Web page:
This example shows time domain and frequency domain performance of distributed parameter line model and PI section line model.
G. Sybille (Hydro-Quebec)
A 200 km line is connected on a 1 kV, 60 Hz infinite source. The line is deenergized and then reenergized after 2 cycles. The simulation is performed simultaneously with two different line models:
- Distributed parameter line
- PI section line consisting of two 100 km sections.
Currents at the sending end and voltages at the receiving end are compared for the two line models. Impedance Measurement blocks are connected at the open end of both lines in order to compare their frequency responses.
Open the Powergui block and select Steady-State Voltages and Currents to display the voltage and current phasors. Observe that the values obtained with the two models are the same.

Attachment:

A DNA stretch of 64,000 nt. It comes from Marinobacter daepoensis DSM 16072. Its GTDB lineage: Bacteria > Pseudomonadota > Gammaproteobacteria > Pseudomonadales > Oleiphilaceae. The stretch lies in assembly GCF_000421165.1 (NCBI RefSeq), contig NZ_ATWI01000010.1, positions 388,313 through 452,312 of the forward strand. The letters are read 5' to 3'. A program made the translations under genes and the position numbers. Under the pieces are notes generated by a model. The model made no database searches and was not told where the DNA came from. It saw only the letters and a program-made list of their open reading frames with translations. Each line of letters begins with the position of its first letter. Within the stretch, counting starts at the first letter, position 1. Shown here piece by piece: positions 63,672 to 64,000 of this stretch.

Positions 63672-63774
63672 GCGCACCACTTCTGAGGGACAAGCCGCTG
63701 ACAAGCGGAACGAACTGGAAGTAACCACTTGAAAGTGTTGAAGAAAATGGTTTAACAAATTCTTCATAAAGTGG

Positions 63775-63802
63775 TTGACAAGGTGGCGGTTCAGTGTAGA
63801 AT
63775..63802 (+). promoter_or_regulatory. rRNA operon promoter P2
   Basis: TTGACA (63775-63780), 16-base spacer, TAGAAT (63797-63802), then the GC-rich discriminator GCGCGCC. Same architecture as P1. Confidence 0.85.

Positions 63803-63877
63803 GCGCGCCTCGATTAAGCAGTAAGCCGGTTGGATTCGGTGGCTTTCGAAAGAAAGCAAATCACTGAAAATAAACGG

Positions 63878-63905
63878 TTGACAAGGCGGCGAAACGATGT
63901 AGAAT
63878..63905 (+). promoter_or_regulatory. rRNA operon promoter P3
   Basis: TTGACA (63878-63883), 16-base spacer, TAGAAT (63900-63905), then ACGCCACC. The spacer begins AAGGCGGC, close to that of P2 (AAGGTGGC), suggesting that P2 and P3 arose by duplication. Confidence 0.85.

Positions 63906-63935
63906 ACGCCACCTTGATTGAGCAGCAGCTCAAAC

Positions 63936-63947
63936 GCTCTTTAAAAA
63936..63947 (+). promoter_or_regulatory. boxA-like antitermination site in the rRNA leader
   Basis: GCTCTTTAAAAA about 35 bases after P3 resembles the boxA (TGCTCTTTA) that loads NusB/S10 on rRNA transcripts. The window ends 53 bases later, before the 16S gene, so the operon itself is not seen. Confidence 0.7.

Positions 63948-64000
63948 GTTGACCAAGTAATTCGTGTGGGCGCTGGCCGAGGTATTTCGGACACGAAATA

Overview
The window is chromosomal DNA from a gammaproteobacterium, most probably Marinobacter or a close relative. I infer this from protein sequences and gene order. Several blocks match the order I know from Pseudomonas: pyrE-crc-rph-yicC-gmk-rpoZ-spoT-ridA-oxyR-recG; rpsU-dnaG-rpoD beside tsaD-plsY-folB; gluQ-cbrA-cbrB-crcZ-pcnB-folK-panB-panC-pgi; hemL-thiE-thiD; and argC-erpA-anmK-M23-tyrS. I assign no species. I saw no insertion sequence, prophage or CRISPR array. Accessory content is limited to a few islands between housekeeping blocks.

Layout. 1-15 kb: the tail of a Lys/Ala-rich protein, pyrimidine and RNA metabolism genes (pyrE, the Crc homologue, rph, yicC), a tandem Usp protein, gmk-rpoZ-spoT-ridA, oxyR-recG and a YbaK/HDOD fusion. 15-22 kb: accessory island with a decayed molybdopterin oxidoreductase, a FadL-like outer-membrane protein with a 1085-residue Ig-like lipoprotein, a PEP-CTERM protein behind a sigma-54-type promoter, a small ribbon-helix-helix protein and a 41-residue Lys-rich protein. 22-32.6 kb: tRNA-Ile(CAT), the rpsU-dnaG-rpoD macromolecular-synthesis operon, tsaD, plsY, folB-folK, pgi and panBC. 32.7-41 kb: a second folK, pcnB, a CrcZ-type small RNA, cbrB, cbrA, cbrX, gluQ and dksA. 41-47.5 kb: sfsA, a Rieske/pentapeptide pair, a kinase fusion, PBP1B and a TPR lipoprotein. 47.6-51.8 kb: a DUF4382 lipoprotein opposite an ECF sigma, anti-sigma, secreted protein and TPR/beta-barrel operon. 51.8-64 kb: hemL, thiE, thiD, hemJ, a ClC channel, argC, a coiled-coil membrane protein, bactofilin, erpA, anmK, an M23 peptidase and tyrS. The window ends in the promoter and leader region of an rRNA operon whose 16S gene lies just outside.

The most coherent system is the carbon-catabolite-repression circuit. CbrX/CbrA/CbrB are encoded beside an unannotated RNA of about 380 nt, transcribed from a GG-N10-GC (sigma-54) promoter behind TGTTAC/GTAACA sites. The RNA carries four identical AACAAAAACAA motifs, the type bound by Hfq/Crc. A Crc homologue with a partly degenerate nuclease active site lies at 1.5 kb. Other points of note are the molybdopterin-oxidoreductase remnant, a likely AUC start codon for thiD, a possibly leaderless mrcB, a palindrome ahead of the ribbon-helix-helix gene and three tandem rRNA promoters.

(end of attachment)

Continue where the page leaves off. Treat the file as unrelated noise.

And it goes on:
2. Time domain comparison
Open the two scopes and start the simulation. Observe the difference in current and voltage waveforms at breaker opening and reclosing. Note the sharp edges of the distributed parameter model. These voltage and current steps which are due to travelling wave reflections at line ends are filtered by the PI model.
3. Frequency domain comparison
Open the Powergui block and select Impedance vs Frequency Measurement. A new window appears, listing the two Impedance Measurement blocks Z_Dist and Z_PI connected to your circuit. Note also that parameters are set to compute impedance in the 0:2000 Hz frequency range by steps of 2 Hz. Using the Ctrl key, select both Z_Dist and Z_PI in the upper right window. Then, click on the Display button. The two impedances are computed and displayed on the same graph.
Note that the distributed parameter line shows a succession of poles and zeros equally spaced, every 486 Hz. The first pole occurs a 243 Hz, corresponding to frequency f = 1 / (4*T), where :
T = travelling time = length*sqrt(L*C) = 200*sqrt(2.137e-3*12.37e-9) = 1.028 ms
The PI section line only shows two poles because it consists of two PI sections. Impedance comparison shows that a two-PI line gives a good approximation of the distributed line for the 0-350 Hz frequency range.